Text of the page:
One of the many benefits of living in Santa Fe is the abundance of arthouse movie theaters. Between CCA Cinematheque, The Screen and the Jean Cocteau Cinema, Santa Fe features more low-budget, independent, revival and off-the-beaten-path moving pictures than some big cities. Check out this list, which ain't even the half of it:

CCA Cinematheque

In addition to its regular schedule of independent film releases, CCA has some golden programming on the docket. First, there's The Auteurs series, presented by St. John's College Film Institute. The list is impressive, and the series opens with FW Murnau's Sunrise, perhaps his best-known film after Nosferatu.

It's a classic tale of temptation and could even be called early film noir—minus the hardboiled detective angle. Small-town farmer meets big-city woman. He's overcome with desire. She convinces him to kill his wife. Of course, things don't go according to plan, and the movie's ending is surprisingly sweet, given all that comes before it. Sunrise is being shown on 35 mm film. The first screening of this silent features a live accompaniment. (June 14-16)

Warner Bros.
Warner Bros. | Warner Bros.

John Ford's The Searchers is famous for its grand vistas and huge performances—watch John Wayne and Jeffrey Hunter chew the scenery as they scour the west for Wayne's kidnapped-by-Native Americans niece (Natalie Wood). The Searchers covers all of Ford's favorite themes, including racism and violence, and its ending still provokes debate, even among people who have seen it a million times. (July 12-14)

Other films in the series include The Passion of Joan of Arc, The Rules of the Game, Tokyo Story, Diary of a Country Priest, Wild Strawberries, and Andrei Rublev. That's a heapin' helpin' of cinematic greatness.

In addition to The Auteurs, CCA is celebrating the American premier of composer Huang Ruo's Dr. Sun Yat-sen at the Santa Fe Opera with the China Rising: Dr. Sun Yat-sen Film Series. Huang Rao will introduce Bodyguard and Assassins and The Soong Sisters in person, and will answer questions via Skype after the May 20 screening of IM Pei. Check CCA's website for specific dates and times.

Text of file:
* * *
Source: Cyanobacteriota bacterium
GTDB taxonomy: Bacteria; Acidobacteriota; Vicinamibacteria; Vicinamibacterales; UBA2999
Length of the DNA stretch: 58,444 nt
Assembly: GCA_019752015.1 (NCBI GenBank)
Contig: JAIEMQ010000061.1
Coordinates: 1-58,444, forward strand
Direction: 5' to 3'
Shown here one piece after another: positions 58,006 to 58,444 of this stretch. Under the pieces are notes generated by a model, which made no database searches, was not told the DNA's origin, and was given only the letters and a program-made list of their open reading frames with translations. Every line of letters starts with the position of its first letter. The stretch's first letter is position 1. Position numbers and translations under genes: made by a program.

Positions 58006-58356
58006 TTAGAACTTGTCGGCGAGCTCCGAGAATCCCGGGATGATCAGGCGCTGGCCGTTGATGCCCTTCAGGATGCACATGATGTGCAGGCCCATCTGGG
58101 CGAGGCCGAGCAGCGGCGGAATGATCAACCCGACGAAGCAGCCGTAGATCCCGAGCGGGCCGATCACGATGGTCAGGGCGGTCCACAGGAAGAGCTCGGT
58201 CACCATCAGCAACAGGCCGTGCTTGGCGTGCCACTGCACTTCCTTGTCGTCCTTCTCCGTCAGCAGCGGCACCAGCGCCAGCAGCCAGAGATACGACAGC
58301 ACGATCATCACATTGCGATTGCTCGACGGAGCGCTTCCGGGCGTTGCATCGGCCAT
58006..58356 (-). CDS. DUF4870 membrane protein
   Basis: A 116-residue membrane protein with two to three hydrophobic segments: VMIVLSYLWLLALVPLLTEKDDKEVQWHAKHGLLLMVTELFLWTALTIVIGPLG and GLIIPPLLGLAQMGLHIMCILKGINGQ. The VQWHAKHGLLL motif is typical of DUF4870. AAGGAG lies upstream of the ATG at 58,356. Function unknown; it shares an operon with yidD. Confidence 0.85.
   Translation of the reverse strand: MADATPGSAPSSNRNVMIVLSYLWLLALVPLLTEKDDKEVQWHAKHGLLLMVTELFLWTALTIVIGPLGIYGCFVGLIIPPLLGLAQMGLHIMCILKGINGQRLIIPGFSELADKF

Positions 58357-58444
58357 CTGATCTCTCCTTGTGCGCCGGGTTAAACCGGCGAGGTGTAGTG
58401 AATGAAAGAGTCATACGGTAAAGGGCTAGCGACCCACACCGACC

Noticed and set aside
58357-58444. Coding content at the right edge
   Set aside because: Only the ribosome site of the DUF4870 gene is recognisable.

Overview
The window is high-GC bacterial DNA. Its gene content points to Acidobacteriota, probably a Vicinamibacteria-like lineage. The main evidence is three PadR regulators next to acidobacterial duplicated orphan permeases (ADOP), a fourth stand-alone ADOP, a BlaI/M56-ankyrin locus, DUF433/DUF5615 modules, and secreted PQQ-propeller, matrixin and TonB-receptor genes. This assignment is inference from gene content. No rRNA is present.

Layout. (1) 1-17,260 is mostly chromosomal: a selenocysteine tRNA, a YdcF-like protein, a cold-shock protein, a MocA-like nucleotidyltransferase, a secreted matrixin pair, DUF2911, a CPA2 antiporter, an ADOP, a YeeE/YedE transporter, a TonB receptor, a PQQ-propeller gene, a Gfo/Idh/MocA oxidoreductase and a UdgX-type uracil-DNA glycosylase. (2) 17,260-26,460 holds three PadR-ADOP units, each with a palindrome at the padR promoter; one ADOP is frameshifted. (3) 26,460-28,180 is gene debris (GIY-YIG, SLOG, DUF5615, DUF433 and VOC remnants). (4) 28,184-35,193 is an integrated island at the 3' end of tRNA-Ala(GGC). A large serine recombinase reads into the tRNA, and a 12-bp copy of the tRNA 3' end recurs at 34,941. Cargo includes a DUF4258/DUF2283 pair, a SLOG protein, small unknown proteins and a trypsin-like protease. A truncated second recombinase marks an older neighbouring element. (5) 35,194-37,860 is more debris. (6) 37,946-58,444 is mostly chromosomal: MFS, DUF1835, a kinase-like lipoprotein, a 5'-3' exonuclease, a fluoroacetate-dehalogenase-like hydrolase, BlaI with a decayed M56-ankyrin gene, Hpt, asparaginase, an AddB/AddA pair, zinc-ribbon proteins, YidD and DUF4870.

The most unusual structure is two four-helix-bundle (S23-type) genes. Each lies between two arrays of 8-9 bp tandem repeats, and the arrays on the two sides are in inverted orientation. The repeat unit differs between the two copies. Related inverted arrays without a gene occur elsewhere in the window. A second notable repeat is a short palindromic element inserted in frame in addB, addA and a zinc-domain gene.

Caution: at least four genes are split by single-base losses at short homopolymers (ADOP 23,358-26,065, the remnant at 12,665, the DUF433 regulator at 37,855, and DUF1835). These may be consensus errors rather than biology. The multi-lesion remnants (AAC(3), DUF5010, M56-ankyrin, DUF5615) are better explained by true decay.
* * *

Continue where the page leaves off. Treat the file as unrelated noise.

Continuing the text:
The Screen

At press time, The Screen was still ironing out the details, but they'll be hosting a classic films series beginning June 14 called The Curated Experience, featuring introductions by Santa Fe University of Art and Design film faculty. First up is Stanley Kubrick's 2001: A Space Odyssey. Here are some of the other titles:

Star Wars—Sure, George Lucas went a long way in ruining audience good will when he made Greedo shoot first, and then there's the rotten prequel trilogy to contend with. But Star Wars is still pretty darned spiffy. Maybe seeing it on the big screen will help you forget all the terrible movies Harrison Ford has made in the last 15 years.

The Bridge on the River Kwai—Want to see Alec Guinness before he was Obi-Wan? Start here, with this story of British POWs in a Burma-located Japanese prison camp being forced to build a bridge. Because I don't believe in not giving away spoilers, and because this movie premiered in 1957, you should know the British plot to destroy the bridge and succeed at horrible personal costs. Madness!

The Good, the Bad and the Ugly—No one is really good, but Clint Eastwood's Blondie comes closest. He's joined by Lee Van Cleef (reeeeeally bad) and Eli Wallach (really ugly), as the three try to outwit each other in a search for $500,000 in Confederate gold. This movie is bloody, mean, and relentless. Director Sergio Leone was never as good again (though he got close with Once Upon a Time in America). Even people who hate westerns like this one. Check The Screen's website for specific times.

Famous Players-Lasky Corp.
Famous Players-Lasky Corp. | Famous Players-Lasky Corp.

That brings us to the Jean Cocteau Cinema and a diverse range of films playing over the summer. And it's a good 'un! Take a look:

Cold in July—Director Jim Mickle's adaptation of Joe Lansdale's novel opens May 30. The story revolves around Richard (Michael C Hall), who kills a home intruder in self-defense only to learn the intruder's father (Sam Shepard) is a psycho. Shepard won a lot of praise at Sundance for his performance. Lansdale and Mickle will be in town for Q&As on June 6-7.

One June 16, screenwriter and Santa Fe resident Kirk Ellis (he adapted John Adams for HBO) appears to introduce a series of Fatty Arbuckle shorts. Arbuckle had a quick rise to fame and a dramatic fall, as he was accused in 1921 of crushing a woman during sex and causing her death. There were three trials. The first two resulted in mistrials, and Arbuckle was finally acquitted in the third, but his career was almost permanently damaged. He had a brief resurgence in the early 1930s. Ellis is writing a biopic of Arbuckle for HBO. (The John Adams series plays on June 3, 6 and 9, with Ellis in attendance.)

On June 30, there's an evening with David Morrell, who wrote the novel First Blood that became the basis for Sylvester Stallone's film of the same name. Morrell wrote the novelizations for Rambo: First Blood Part II and Rambo III, and they're available on his website. Will he discuss the changes in Rambo from page to screen?

Yankee Doodle Dandy with James Cagney plays on July 4. And in August, the Jean Cocteau features even more vintage films: The infamous Cleopatra, starring Elizabeth Taylor; This is Spinal Tap, which, after all these years is still funny but seems pretty tame compared to most dumb shit rock stars do.

There's literally too much showing over the summer at CCA, The Screen and the Cocteau to list here, so check their websites for updates. And do yourself a favor: See The Searchers on the big screen.